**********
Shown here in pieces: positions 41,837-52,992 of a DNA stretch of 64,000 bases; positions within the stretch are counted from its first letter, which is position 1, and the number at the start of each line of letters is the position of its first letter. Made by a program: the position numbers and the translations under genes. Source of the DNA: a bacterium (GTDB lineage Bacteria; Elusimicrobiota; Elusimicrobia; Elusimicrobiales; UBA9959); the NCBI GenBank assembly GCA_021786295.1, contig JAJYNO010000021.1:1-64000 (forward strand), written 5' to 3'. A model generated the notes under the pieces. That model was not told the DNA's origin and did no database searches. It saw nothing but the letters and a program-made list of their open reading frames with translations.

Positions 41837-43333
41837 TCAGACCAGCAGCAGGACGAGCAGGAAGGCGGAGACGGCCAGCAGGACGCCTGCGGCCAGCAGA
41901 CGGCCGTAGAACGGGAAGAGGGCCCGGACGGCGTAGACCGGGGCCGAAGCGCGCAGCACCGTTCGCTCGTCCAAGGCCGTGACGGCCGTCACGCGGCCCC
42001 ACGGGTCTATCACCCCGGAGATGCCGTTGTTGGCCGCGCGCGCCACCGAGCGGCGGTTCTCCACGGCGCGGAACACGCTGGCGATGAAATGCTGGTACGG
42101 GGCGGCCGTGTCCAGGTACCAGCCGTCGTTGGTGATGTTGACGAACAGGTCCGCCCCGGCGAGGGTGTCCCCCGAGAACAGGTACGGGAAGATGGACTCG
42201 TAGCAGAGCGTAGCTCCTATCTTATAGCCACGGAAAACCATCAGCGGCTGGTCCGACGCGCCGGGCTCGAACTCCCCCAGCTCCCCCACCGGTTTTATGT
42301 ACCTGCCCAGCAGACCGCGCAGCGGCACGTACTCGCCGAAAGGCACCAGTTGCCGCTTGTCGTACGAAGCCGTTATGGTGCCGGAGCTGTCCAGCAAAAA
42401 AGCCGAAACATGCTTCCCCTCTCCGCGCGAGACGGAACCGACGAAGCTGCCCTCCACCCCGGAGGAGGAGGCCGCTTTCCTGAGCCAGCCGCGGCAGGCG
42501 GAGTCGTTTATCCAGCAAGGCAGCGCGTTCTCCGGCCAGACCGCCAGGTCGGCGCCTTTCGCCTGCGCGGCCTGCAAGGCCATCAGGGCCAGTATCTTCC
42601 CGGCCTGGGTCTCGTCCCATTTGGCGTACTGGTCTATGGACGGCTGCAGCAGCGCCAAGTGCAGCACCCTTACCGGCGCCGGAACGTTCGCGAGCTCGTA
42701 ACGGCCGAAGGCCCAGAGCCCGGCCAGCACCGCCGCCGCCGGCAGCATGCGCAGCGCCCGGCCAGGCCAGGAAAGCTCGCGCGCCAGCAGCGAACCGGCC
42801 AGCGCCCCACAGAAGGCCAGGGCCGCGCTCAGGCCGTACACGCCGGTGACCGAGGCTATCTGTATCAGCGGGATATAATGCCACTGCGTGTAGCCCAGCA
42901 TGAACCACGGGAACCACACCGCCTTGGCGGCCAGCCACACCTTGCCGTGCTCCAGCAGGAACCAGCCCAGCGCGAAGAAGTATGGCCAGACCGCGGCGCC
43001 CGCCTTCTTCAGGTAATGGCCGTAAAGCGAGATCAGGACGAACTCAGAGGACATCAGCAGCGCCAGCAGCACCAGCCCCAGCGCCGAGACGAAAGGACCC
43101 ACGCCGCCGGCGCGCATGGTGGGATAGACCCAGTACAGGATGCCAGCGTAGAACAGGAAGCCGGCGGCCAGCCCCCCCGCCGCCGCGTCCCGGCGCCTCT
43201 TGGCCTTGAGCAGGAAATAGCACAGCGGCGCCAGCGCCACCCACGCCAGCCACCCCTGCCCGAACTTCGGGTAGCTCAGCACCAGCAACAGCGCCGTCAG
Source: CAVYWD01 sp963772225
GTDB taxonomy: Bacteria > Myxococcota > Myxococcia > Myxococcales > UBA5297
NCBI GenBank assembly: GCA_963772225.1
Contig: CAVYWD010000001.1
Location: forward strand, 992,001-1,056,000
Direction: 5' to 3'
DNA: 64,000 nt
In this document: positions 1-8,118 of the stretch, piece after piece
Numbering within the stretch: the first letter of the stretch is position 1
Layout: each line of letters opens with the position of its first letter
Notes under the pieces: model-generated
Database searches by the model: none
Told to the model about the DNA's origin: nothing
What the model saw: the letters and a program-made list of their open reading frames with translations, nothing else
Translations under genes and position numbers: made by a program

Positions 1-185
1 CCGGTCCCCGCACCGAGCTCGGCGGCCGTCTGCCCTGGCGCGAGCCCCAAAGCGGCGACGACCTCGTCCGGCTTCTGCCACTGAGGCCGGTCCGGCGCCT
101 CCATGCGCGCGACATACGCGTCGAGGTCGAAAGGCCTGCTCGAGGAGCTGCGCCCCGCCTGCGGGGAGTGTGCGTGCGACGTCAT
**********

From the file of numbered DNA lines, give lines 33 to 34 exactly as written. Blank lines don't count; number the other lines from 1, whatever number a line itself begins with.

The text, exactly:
Positions 1-185
1 CCGGTCCCCGCACCGAGCTCGGCGGCCGTCTGCCCTGGCGCGAGCCCCAAAGCGGCGACGACCTCGTCCGGCTTCTGCCACTGAGGCCGGTCCGGCGCCT